Background. Thrombospondin type 1 domain-containing 7A (THSD7A) was reported to play a procancer role in esophageal squamous cell carcinoma (ESCC). The aim of the study was to screen the downstream functional genes of THSD7A and explore their functions in ESCC, based on the reported research into THSD7A function and on gene microarrays. Methods. We adopted quantitative reverse-transcription polymerase chain reaction (qRT-PCR) and Celigo high-content screening (HCS) technology to screen the downstream genes of THSD7A. The expression level of target genes was examined by PCR, western blot, and immunohistochemistry (IHC). The effects of these target genes on ESCC malignant biological behavior were performed in vivo and in vitro. The Kaplan-Meier (K-M) survival analysis and Cox regression were used to analyze the prognostic significance of target genes in ESCC patients. Experiments in the literature on liver cancer (LC) were repeated to verify the functions of these genes in different tumors. We further explored the cancer-promoting mechanism of target genes in ESCC by sequencing of the genes’ exons. Results. Scavenger receptor class A member 5 (SCARA5) was proved to be the downstream driving gene of THSD7A. SCARA5 promoted cell proliferation and migration but inhibited apoptosis in ESCC. IHC results confirmed that SCARA5 expression in ESCC exceeded that in normal tissues. The K-M survival analysis indicated that SCARA5 expression quantity was not related to prognosis, but tumor volume and T classification were both the independent prognostic factors. Repetition of experiments in LC in the literature confirmed that SCARA5 had exactly opposite functions in EC and LC. Conclusion. SCARA5 was related to the development and occurrence of ESCC. Our findings suggested that it was a potentially diagnostic individualized therapeutic target for ESCC in the future and that its application could possibly be combined with that of upstream THSD7A gene.

1. Introduction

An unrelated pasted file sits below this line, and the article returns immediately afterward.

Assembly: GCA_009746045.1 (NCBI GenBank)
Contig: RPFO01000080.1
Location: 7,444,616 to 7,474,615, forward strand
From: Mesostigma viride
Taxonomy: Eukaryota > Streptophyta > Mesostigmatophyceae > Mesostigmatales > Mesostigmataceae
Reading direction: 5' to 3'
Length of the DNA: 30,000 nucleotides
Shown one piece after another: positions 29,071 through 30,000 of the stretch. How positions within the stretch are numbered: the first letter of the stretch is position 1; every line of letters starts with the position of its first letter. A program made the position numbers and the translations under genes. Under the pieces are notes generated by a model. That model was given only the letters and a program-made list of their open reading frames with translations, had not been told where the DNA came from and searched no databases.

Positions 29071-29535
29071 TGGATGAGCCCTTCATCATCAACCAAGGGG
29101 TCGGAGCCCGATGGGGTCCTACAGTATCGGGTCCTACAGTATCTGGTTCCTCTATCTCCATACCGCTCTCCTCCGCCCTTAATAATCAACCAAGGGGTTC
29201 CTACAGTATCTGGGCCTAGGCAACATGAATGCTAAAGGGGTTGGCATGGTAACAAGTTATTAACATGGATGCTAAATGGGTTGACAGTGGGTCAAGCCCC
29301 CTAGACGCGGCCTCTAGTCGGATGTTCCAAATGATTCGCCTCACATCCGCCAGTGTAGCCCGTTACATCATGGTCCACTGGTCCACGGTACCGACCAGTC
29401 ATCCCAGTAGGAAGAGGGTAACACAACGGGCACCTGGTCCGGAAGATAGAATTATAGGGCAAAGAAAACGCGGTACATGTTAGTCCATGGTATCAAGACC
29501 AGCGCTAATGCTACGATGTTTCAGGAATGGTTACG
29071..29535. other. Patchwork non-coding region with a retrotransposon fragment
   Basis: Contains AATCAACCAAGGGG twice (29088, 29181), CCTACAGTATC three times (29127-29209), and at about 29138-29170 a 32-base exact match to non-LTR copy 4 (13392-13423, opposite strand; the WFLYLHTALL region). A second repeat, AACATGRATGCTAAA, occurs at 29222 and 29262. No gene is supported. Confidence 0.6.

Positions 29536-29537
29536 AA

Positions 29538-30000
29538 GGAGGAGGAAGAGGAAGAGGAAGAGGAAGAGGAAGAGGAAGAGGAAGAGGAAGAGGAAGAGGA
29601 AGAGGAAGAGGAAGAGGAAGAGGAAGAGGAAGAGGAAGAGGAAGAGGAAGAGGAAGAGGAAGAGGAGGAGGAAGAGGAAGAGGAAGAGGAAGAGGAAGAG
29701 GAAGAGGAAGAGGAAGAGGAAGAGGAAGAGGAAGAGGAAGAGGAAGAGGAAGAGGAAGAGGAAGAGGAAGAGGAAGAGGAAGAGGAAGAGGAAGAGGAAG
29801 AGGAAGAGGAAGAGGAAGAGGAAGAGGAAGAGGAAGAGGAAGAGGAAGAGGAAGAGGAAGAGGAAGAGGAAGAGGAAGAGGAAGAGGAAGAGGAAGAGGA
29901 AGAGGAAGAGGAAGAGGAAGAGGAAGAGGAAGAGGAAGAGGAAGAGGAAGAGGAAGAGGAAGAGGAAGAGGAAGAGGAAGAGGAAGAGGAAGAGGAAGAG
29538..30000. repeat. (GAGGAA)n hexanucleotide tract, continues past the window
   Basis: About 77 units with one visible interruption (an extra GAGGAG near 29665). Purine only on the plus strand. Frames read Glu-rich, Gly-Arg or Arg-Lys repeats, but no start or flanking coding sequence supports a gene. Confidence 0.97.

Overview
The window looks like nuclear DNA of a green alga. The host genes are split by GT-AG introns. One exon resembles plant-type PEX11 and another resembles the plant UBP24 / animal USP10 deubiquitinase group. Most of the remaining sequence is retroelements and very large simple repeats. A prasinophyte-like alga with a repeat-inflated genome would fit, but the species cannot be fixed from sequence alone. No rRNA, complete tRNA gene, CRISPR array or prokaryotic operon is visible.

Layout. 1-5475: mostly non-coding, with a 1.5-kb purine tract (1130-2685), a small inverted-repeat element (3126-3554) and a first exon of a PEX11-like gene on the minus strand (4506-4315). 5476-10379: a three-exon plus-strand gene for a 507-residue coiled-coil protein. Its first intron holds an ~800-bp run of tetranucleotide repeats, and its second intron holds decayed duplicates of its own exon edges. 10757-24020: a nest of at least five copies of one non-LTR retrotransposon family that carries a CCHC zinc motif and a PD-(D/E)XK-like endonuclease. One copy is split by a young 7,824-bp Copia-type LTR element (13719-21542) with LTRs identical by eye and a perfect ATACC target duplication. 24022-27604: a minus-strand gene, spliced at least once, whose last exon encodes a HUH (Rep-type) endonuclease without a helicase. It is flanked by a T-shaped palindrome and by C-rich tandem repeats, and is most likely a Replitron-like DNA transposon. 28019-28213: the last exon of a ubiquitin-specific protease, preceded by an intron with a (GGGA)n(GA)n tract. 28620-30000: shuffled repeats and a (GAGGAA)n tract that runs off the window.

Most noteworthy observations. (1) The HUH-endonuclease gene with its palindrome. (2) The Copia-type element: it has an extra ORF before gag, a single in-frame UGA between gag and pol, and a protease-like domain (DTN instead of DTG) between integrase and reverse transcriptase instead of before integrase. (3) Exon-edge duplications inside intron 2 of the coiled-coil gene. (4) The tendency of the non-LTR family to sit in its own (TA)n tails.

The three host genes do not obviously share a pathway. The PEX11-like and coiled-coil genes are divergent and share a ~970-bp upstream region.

Esophageal cancer (EC) has been reported as the 8th most common malignancy, as well as the 6th most common cause of cancer deaths in the world [1]. Every year, approximately 350,000 new cases of EC are diagnosed globally, and 200,000 people die of EC annually [2]. EC morbidity and mortality rates in China are both the highest worldwide, accounting for more than 50% of worldwide toll. China also has the highest incidence of squamous cell cancer, which comprises >90% of its EC cases [3]. Therefore, it is important to explore candidate genes that could have significance to the clinical diagnosis, as well as the treatment of esophageal squamous cell carcinoma (ESCC) at the molecular level [4]. Our previous study found that the thrombospondin type 1 domain-containing 7A (THSD7A) gene plays a procancer role in ESCC and participates in important signaling pathways, including mammalian target of rapamycin (mTOR). However, whether there are functional target genes downstream of THSD7A in ESCC has not been reported. We found that scavenger receptor class A member 5(SCARA5), located on chromosome 8p21.1, is the downstream driving gene of THSD7A in ESCC [5]. SCARA5 has significant class A scavenger receptor characteristics [6]. Studies on SCARA5 are mainly focused on tumors, inflammatory responses, and cardiovascular disease (CVD) [714]. SCARA5 expression is significantly downregulated in various tumor tissues including liver cancer (LC), rectal cancer, and glioblastoma [15, 16] and might affect cell proliferation and invasion abilities by the focal adhesion kinase (FAK) signaling pathway and epithelial-mesenchymal transition (EMT) [5, 1720]. SCARA5 has been proved to be related to tumor occurrence and development. It is a tumor suppressor in various tumors, including LC and breast cancer (BC). Tumor-related studies have shown the clinical application and research prospects of this gene, suggesting that it might play the important role in the treatment of tumors. However, the expression level of SCARA5 in ESCC and the gene’s effect on the occurrence and development of this disease have not yet been reported. Based on the abovementioned findings, quantitative reverse-transcription polymerase chain reaction (qRT-PCR), western blot, Celigo high-content screening (HCS), exon sequencing, and functional experiments were used to screen and verify multiple functional downstream genes of THSD7A, including SCARA5. Through HCS experiments, we determined that SCARA5, as the downstream driving gene of THSD7A, has a critical role in promoting ESCC. The combination of IHC with clinicopathological and prognostic analyses revealed the significantly enhancing SCARA5 expression in cancer tissues compared to the adjacent. Our repetition of experiments mentioned in the previous studies confirmed that SCARA5 functioned differently in different tumors. We used exon sequencing and wild-type (WT) gene overexpression to rule out the possibility of functional differences caused by mutations. These experiments laid a foundation for further study of SCARA5.